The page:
Gruden said the team would not announce it's number-two quarterback until Sunday morning.

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Looking for a Fast Start

For 30 minutes on Sunday in Atlanta – from the 10-minute mark of the second quarter to the same spot in the fourth period – the Buccaneers' defense allowed no first downs and only one play that gained more than six yards. Meanwhile, Tampa Bay's offense scored two touchdowns and held the ball for more than 20 of those 30 minutes.

And the Bucs were still down, 17-14.

When a critical fourth-down play failed for the visitors and the Falcons followed up with one quick-strike touchdown, the game belonged to Atlanta. Had the Bucs rallied from their original 17-0 deficit in that game to win, it would have matched the biggest comeback in team history. But they didn't, and in the end, that wasn't an enormous surprise. It is exceedingly difficult to pull off such a comeback in the NFL.

That's why it's important to score first.

"There's a healthy statistic out there that teams that score first win, I believe, 70% of the time," said Gruden. "At least that was the case coming into the season. And if you score twice first, that percentage goes very, very high. Statistics, if you're into those, say if you score first your chances of winning are better. You obviously establish momentum. You get the crowd in or out of the game, depending upon where you're playing. And you build confidence. So, yeah, I'd say it's a proven fact. Statistics say that."

They certainly do in the Bucs' case. Over the last five seasons, Tampa Bay opponents have scored first in the game 34 times and are 22-12 in those games. That's a 64.5% winning percentage. In the other 39 games, the Bucs have scored first and are 29-10 in those games. That's a winning percentage of 74.4%. Combined, the team that has scored first in the 73 regular season Buccaneer games from 2000-04 have a winning percentage of 69.9%. Gruden's statistical memory is right on target, at least in regards to the Buccaneers.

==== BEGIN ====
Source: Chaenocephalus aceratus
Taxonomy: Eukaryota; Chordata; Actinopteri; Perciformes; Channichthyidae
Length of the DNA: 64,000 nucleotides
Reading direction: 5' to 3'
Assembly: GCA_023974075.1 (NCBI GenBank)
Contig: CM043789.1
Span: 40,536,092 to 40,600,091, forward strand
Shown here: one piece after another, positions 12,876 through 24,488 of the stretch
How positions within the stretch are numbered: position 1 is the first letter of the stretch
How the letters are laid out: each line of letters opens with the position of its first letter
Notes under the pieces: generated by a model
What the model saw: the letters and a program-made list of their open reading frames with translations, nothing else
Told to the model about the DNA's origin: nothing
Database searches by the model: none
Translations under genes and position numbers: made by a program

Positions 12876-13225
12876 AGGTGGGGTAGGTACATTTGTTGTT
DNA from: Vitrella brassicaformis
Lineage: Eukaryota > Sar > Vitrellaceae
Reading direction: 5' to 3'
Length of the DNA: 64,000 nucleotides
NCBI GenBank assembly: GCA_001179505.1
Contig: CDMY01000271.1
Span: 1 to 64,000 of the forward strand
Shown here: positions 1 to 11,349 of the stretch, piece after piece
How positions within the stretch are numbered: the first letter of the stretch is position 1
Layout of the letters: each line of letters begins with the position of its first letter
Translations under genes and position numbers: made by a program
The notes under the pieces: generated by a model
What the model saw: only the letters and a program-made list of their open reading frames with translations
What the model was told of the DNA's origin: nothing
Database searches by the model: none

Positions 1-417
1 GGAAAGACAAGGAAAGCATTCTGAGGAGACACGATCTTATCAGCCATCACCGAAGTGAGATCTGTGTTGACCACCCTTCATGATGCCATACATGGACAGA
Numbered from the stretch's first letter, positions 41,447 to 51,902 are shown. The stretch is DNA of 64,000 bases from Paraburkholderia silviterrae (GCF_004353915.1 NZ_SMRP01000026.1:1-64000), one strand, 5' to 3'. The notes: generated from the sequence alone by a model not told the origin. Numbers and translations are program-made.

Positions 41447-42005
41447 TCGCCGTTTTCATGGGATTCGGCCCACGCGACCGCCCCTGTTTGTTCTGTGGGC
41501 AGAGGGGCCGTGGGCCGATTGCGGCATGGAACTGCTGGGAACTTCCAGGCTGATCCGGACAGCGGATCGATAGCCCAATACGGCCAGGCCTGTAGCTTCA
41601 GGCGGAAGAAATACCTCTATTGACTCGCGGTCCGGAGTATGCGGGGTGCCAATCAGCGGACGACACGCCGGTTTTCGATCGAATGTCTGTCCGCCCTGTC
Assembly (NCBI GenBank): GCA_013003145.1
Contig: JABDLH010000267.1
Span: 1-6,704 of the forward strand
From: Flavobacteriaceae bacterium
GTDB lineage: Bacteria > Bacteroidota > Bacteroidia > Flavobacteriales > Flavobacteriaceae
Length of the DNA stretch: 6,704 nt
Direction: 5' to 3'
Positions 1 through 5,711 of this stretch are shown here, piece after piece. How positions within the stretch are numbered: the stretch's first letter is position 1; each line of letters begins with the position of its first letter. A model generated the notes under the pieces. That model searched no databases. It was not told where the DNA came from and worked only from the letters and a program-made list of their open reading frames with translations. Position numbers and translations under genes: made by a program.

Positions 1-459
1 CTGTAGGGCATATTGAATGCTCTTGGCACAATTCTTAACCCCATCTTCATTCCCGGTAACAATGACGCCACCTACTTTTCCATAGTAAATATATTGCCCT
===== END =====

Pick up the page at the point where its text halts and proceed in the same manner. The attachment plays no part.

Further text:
"We've got to start quicker in all phases," he said. "I believe we've given up opening-drive scores, defensively, in several of these games, for whatever reason. We'd like to get a three-and-out, get good field position and capitalize. What can we do? We've got to coach better, we've got to play better, we've got to get better, quicker, earlier in games."

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Still In It

Despite a 3-6 record and the obvious trouble that spells for the Bucs' playoff hopes, the team is still a factor in the NFC playoff race. At the moment, the leaders for the two wild-card spots in the conference (Green Bay/Minnesota, Seattle/St. Louis and the New York Giants) have 5-4 records, two games better than Tampa Bay.

As Gruden has pointed out appreciatively on several occasions, his team has countered its struggles by continuing to play hard and continuing to believe the season is still alive. As usual, defensive end Simeon Rice has a particularly colorful way to describe that approach.

"It's one of those things, you still have to show faith," said Rice. "You still have to be a man and a professional about it. Right now, we are on the hunt still, so you really can't surmise how tough it is until it is all over with. Right now, it is bittersweet sometimes, because you win some, you lose some, but in the end, you want to always win more than you lose. We are still in this fight, so at this point I am not trying to lick the pain and the wounds, I am trying to immerse myself in it, so I can continue to play on. If you have hindsight at this point, you are just about cooked."